We have just come through one of the most brilliant blooming seasons in recent history. This spring was amazing.There was a little too much rain but the temperatures were as close to normal as we have seen in quite a while. Customers have been bringing us pictures of the amazing color show, and piling in the car for a Sunday drive, to take in the “magic of spring”, was not out of the question.
The abundance of blooms this spring has sparked a renewed enthusiasm to improve landscaping, or for some, to start a new garden. There are several things that are important to know before expanding your garden or starting new. As always, you can count on us to give you the best advice and recommend the best products to help achieve your goal. Your success will depend on knowing these 3 basic things.
- Sun or shade. How many hours of sun does your garden get? In many areas in the Mid South, our landscape receives little or no sun during the late spring through summer. Planting sun loving plants in this environment will not produce the results you are expecting.
- Water. Does your garden area stay wet? Is it under irrigation? Will your gutter system flood your beds where you are planting? Fixing water issues before you plant can keep your garden looking beautiful throughout the season.
- Soil. As I mentioned in the last article, we have very heavy clay soil here. Amending your soil before you plant to improve drainage, and continuing to add organic material to your garden will improve the health and appearance of you landscaping. Soil pH for some plants is critical for overall health. Bring us a soil sample and we can test and make recommendations to change the pH or your soil, or what to plant to match the pH in that specific area.
Over the last couple of years, there has been an increased interest in planting specific plants to attract butterflies, hummingbirds, and in some cases bees. The controversy over the disappearance of the honey still rages on. However, the one point the experts agree on, is that the natural food source for the honeybee is rapidly disappearing. We can help restore this critical food source by planting or not killing off plants like clover and dandelions. Adding plants like Lavender, Geraniums, Zinnias, Alyssum, and herbs such as Thyme, Sage, and Cilantro will not only provide food for honeybees, but will also increase the bee population, which in turn, will increase pollination of other desired plants.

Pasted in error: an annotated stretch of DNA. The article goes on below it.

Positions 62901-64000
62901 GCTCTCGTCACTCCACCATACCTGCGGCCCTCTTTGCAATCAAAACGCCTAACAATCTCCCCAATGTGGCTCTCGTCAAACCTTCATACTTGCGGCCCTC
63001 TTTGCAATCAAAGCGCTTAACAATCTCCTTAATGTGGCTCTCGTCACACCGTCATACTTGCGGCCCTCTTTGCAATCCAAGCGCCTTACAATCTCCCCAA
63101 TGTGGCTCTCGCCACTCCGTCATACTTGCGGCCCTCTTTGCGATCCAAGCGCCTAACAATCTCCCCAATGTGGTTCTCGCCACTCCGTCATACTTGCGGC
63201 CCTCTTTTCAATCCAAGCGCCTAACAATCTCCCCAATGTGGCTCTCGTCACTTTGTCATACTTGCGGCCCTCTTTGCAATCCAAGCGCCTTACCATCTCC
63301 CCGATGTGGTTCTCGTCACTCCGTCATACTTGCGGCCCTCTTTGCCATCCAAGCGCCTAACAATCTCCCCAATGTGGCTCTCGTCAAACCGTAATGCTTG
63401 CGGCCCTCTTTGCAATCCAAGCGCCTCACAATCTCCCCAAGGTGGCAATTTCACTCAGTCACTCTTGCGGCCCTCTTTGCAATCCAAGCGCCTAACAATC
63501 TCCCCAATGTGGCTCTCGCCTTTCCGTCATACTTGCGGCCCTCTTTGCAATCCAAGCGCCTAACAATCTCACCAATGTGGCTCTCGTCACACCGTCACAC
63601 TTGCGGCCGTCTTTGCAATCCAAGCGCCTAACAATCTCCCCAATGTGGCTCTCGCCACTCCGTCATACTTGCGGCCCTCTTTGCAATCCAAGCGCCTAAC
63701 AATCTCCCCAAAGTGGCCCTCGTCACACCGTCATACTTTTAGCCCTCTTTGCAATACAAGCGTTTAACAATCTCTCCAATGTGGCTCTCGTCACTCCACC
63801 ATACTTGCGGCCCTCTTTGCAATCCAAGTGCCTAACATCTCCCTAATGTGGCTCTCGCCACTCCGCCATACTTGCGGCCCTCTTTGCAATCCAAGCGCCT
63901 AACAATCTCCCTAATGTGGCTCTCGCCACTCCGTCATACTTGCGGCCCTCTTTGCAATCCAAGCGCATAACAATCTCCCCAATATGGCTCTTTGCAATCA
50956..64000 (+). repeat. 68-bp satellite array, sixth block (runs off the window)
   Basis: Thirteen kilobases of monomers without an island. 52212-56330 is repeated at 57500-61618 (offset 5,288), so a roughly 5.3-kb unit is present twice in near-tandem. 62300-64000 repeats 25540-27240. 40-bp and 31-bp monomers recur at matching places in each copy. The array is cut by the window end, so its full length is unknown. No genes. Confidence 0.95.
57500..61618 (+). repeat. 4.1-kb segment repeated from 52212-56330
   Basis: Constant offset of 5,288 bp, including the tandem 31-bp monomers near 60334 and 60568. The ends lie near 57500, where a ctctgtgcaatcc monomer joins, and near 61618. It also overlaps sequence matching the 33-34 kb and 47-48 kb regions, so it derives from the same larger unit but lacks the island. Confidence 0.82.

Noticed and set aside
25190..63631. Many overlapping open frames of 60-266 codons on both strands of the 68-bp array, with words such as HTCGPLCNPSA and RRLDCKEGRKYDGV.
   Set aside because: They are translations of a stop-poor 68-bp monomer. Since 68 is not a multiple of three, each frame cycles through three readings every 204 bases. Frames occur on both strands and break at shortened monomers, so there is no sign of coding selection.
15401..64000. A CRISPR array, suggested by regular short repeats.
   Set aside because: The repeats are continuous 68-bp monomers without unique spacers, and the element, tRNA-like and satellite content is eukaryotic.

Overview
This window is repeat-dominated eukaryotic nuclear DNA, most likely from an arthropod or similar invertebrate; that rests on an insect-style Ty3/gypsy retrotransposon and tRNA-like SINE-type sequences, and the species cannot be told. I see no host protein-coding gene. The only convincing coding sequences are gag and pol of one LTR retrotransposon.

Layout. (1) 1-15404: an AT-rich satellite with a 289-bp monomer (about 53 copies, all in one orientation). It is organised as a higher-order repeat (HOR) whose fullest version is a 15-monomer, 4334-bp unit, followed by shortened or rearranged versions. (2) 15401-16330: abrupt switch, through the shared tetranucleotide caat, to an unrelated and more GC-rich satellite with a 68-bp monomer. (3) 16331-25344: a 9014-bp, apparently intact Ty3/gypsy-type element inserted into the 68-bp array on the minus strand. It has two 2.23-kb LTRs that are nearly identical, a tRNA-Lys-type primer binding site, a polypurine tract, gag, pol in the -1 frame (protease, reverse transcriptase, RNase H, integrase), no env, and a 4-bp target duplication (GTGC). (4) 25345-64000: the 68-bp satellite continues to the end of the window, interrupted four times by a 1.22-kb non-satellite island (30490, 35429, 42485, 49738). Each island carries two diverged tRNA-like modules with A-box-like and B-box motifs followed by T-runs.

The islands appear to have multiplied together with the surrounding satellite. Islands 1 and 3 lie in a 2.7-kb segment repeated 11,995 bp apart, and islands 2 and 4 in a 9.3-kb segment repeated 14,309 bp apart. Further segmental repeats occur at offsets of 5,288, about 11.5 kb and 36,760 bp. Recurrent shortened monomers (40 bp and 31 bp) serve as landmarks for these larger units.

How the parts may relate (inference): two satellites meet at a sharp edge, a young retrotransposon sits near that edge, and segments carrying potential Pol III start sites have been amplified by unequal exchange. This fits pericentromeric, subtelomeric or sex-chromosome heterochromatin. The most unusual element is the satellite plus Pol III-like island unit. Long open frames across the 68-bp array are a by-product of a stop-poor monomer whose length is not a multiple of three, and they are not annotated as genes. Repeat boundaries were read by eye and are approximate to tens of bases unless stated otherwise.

Planting to attract butterflies and hummingbirds to your garden will not only add brilliant color to your landscape, but also will provide an endless source of entertainment, not to mention a feeling of satisfaction knowing that you are giving back to Mother Nature. We carry a wide variety of plants to specifically attract butterflies and hummingbirds. Note: plants listed below, as well as other selections, are subject to seasonal availability.
Butterflies:Mint, Parsley, Bronze Fennel, Buckeye, Buddleia (butterfly bush), Viburnum, Yarrow, Wormwood, Milkweed, AsclepiasTuberosa ( Milkweed host plant for Monarch), Coneflower, Lantana, Lobelia Cardinalis, Bee balm, Passion Flower, Black eyed Susan, Pincushion Flower, Veronica, Verbena, and Zinnia.
Hummingbird Mint, Althea, Columbine, Asclepias Tuberosa, Buddleia (Butterfly Bush), Canna Lily, Day Lily, Coral Bells, Hibiscus, Hosta, Lobelia Cardinalis, Liatris, Monarda, Penstemon, Phlox, Mexican Bush Sage, Million Bells, Cleome, Petunia, Pineapple Sage, and Mandevilla.
Stop by the garden center and we will be happy to show you all the specific varieties to plant in your garden to attract butterflies and hummingbirds. We are always here to assist you. Remember, plants that are heavy bloomers, are heavy feeders. For best results, feed with Espoma Plant-Tone,Flower-Tone, or Rose-Tone.